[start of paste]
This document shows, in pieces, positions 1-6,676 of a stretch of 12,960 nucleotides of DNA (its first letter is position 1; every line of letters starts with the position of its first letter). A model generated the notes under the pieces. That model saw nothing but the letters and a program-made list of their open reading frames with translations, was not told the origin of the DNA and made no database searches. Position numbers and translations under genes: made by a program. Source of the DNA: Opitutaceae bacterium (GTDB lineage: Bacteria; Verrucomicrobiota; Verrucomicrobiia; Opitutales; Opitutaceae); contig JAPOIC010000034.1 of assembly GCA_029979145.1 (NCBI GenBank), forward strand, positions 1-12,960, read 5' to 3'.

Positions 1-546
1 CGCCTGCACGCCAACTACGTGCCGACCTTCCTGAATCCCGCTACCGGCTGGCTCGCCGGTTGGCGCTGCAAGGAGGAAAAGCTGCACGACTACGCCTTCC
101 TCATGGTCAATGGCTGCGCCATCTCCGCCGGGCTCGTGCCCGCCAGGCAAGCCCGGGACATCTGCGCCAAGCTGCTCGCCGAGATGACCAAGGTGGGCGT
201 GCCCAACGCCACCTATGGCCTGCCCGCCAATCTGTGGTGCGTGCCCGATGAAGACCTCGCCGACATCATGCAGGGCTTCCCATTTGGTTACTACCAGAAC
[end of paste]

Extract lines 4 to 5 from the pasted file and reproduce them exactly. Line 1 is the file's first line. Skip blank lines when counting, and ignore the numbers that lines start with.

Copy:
101 TCATGGTCAATGGCTGCGCCATCTCCGCCGGGCTCGTGCCCGCCAGGCAAGCCCGGGACATCTGCGCCAAGCTGCTCGCCGAGATGACCAAGGTGGGCGT
201 GCCCAACGCCACCTATGGCCTGCCCGCCAATCTGTGGTGCGTGCCCGATGAAGACCTCGCCGACATCATGCAGGGCTTCCCATTTGGTTACTACCAGAAC